The field of marketing has benefited enormously from breakthroughs in behavioral science – a fusion of social sciences, psychology and anthropology. Marketers leverage insights from customer behavior and buying habits to design targeted campaigns.
The implicit association test is a popular behavioral science tool used in marketing. Imagined in 1995, the psychological test was used for the first time in 1998.
Academics and businesses use the Implicit Association Test to uncover unconscious attitudes and beliefs prevalent in the marketplace. However, experts caution against confusing the test’s popularity with its accuracy.
IAT and consumer behavior
Behavioral sciences have major applications in marketing. Uncovering insights into customer behavior, including their implicit attitudes, has helped organizations understand the impact of factors such as social image, ethnocentrism, celebrity endorsement, and more. in decision making.
Studying customers’ implicit behavior offers advanced insights into their decision-making without asking direct questions. Most of these techniques study aspects like body language, hand gestures, voice, facial expressions to understand preferences and emotions.
With the Implicit Association Test, researchers can dig deeper into implicit cognitive processes such as attitude formation, response to advertising, and connections between brands and consumer self-concept.
Consumer behavior, more often than not, takes shape in the absence of conscious deliberation. While much of the marketing world believes in the rational decision-making process dependent on analytical reasoning and strongly driven by data, I believe that attitudes, interests, lifestyle, deliberation and intuition shape also customer behavior. And techniques like IAT offer a good chance to assess these aspects.
Industries like telecommunications and media rely heavily on the ethnocentrism of customers. This makes the analysis of attitudes implicit in consumer behavior towards ethnocentrism more relevant in these areas.
For other data-intensive fields like BFSI and retail, data science and analytics are the most powerful tools. With more customers purchasing products and services online, a huge amount of transactional data is available. Organizations can benefit from a data-driven approach that leverages behavioral science to improve business results.
Many consumer processes in these sectors are digitized. The user experience of their websites can impact consumer behavior. Therefore, companies pay great attention to self-reports generated by these websites for data analysis. Although self-reports are useful tools, these methods may lack inferences about implicit attitudes. Few studies have shown that the IAT can complement and in some cases even replace these self-reports for better results.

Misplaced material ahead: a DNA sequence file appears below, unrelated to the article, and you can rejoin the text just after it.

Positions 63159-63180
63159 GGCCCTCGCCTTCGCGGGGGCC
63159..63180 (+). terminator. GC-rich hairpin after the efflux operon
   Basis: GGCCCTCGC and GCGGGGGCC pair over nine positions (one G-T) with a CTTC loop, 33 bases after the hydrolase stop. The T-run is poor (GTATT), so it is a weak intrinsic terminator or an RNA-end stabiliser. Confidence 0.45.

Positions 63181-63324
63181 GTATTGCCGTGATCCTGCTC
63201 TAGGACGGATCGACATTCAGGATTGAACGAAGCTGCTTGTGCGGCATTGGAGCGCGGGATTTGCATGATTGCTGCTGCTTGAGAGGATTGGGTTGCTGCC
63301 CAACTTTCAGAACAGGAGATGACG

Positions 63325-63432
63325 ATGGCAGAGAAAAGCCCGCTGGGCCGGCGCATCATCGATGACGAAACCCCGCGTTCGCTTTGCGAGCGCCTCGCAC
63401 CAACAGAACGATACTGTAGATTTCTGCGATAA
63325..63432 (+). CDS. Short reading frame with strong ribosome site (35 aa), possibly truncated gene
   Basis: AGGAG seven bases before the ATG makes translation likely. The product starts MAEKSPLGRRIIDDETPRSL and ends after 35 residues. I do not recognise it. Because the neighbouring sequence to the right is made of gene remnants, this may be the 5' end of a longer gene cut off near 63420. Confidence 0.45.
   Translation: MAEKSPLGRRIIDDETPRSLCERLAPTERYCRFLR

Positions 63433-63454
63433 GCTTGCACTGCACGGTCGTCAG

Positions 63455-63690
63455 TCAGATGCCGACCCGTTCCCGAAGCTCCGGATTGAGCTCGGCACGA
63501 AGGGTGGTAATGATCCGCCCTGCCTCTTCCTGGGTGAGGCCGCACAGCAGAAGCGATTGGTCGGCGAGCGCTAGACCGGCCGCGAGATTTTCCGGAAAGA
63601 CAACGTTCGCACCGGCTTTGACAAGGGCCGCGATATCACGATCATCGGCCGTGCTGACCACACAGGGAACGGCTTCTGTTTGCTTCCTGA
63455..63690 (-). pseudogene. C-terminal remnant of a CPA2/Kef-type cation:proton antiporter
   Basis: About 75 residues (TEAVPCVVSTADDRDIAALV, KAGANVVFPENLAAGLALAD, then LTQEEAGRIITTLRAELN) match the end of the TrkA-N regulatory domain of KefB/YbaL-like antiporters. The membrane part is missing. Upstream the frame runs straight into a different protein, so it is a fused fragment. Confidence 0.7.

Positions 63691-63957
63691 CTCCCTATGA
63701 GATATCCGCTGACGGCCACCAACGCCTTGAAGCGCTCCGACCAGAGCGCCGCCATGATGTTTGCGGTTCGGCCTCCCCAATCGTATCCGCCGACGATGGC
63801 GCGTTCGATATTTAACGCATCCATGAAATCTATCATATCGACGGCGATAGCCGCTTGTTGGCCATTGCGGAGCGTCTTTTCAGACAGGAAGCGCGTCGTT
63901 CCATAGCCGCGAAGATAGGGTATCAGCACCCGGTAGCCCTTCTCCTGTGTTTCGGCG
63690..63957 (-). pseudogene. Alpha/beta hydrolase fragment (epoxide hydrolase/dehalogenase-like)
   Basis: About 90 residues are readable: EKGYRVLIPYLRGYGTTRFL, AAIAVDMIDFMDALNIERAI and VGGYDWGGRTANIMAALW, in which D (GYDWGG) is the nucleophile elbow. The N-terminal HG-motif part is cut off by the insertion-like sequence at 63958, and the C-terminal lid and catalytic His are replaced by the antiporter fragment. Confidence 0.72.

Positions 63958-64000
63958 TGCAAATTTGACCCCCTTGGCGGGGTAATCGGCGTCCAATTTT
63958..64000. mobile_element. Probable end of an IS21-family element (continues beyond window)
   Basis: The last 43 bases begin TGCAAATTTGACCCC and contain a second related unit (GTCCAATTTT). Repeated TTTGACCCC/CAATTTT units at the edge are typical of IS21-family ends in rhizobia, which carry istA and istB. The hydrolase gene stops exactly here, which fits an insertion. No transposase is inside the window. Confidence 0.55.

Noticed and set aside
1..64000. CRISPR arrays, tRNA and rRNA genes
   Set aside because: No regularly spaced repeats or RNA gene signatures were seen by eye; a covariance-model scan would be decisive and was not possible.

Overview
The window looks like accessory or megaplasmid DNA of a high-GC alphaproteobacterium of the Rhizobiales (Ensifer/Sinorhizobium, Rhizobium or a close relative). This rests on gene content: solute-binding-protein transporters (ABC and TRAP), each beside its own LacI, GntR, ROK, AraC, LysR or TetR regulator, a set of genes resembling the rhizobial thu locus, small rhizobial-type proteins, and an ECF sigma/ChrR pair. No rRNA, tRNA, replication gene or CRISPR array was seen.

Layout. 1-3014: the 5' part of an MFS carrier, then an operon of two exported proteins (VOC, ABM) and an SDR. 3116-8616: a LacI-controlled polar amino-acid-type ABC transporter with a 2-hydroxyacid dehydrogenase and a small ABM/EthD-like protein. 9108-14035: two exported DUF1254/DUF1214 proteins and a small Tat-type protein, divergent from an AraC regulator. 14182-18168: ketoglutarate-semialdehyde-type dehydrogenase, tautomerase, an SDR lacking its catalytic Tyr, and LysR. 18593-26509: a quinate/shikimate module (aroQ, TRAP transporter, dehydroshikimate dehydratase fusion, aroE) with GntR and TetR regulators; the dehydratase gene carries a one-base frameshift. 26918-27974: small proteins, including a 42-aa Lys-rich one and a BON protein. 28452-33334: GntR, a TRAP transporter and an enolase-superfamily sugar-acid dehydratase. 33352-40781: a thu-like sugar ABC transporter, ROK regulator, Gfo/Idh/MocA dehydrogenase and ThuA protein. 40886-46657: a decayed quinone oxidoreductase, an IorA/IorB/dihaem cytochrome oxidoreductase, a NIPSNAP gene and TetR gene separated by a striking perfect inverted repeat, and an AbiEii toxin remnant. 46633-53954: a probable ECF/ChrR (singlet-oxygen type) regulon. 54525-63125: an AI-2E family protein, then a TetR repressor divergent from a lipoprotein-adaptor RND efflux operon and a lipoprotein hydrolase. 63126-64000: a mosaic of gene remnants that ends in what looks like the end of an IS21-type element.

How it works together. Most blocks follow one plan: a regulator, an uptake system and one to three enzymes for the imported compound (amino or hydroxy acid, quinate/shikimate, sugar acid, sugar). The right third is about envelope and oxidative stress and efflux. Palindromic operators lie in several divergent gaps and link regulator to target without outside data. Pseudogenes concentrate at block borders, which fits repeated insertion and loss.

The challenges of IAT
Although the IAT has been dubbed the next big thing in behavioral science, the test is not without controversy. Journalist Jesse Singal called out IAT developers Mahzarin Banaji and Anthony Greenworld in a scathing article. He accused the developers of the IAT and its defenders of making “a series of outrageous claims”, particularly with regard to racism and inequality. He attributed the immense popularity of the IAT to such unsubstantiated claims.
Critics of the IAT have pointed out that test results can be compromised and manipulated. In many cases, participants may not follow instructions correctly or may become distracted during critical blocks. To change the scores, participants can deliberately make mistakes or change the response time. Something as trivial as changing the position of the hands can influence the outcome.
Interestingly, machine learning may offer a solution to address the shortcomings of IAT. Many researchers have shown that advanced AI techniques can help improve predictions through image classification algorithms. Additionally, an advanced data-driven approach could improve the accuracy of IAT test results.
Lately, researchers and experts have mobilized to incorporate data science techniques into behavioral science tools to refine the results.
This article is written by a member of the AIM Leaders Council. AIM Leaders Council is an invitation-only forum of senior executives from the data science and analytics industry. To check if you are eligible for membership, please complete the form here.